First Iranian Protester Is Sentenced to Death by Court for “Spreading Corruption on Earth”

women hold up signs depicting the image of 22 year old mahsa amini, who died while in the custody of iranian authorities, during a demonstration denouncing her death by iraqi and iranian kurds outside the un offices in arbil, the capital of iraqs autonomous kurdistan region, on september 24, 2022   angry demonstrators have taken to the streets of major cities across iran, including the capital tehran, for eight straight nights since the death of 22 year old mahsa amini the kurdish woman was pronounced dead after spending three days in a coma following her arrest by irans feared morality police for wearing the hijab headscarf in an improper way photo by safin hamed  afp photo by safin hamedafp via getty images
First Iranian Protester Is Sentenced to DeathSAFIN HAMED - Getty Images

A protester in Iran has been sentenced to death by Iran's Revolutionary Court for "spreading corruption on Earth."

According to state news agency IRNA, the person was given the sentence after setting fire to a government building. They were accused of "disturbing public order and peace, community, and colluding to commit a crime against national security, war and corruption on Earth, war through arson, and intentional destruction," the agency said Sunday, per CNN.

And at least five others who took part in the protests received sentences of five to 10 years in prison for allegedly disturbing the public peace, CNN reported.

The news comes after months of protests in the country, originally stemming from the death of Mahsa Amini in September, but ultimately fueled by the oppression citizens still face at the hands of the Islamic Republic.

Amini, 22, died at the hands of the country's morality police after being arrested for not properly wearing a hijab in public. Following her death, Iranian women took to the streets to burn their hijabs, chop off their hair, and stand up against police.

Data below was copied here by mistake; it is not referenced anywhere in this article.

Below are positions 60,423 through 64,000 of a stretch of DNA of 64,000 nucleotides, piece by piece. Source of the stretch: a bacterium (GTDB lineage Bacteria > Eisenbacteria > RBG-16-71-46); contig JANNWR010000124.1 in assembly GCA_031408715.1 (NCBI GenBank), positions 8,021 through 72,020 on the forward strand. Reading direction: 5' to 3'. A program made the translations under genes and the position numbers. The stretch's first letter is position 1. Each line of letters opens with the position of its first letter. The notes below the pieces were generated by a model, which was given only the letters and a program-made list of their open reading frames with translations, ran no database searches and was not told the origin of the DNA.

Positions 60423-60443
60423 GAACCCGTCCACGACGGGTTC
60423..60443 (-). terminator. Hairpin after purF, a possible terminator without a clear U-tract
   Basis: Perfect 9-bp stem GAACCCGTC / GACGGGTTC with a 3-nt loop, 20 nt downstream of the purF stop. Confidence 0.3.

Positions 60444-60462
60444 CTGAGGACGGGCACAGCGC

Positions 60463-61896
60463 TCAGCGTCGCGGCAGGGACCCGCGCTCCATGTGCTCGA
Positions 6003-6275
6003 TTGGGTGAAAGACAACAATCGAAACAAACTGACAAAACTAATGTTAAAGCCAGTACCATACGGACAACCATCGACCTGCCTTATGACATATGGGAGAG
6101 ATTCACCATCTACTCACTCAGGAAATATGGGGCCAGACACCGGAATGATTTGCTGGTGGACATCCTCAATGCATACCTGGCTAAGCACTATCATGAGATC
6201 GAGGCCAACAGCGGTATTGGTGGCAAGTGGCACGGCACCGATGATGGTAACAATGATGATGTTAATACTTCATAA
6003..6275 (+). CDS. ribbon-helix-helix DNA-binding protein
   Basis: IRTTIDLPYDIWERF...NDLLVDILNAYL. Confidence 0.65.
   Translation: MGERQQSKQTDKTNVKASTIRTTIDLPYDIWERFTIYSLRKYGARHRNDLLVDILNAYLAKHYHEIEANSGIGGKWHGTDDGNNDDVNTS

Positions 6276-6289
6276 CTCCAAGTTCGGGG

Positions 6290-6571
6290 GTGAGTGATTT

In an attempt to silence the protests, the Iranian government has shut off the Internet connection and blocked social media access across the country. Authorities have also charged at least 1,000 people in the Tehran province for their behavior and have killed at least 326 people, including 43 children and 25 women, nationwide, per Norway-based Iran Human Rights NGO.

The NGO noted that at least 20 protesters are currently facing charges punishable by death in Iran, per reports, and suggested that today's decision to carry out the death penalty may not be the last if the protests continue.

Despite the government crackdown, and ongoing arrests and killings, Iranians continue to fight back, and human rights organizations around the world continue to stand with them.

Sixteen U.N.-appointed human rights experts on Friday told Iranian authorities in a bold statement, "Stop using the death penalty as a tool to squash protests and reiterate our call to immediately release all protesters who have been arbitrarily deprived of their liberty for the sole reason of exercising their legitimate rights to freedom of opinion and expression, association and peaceful assembly and for their actions to promote and protect human rights and fundamental freedoms through peaceful means."

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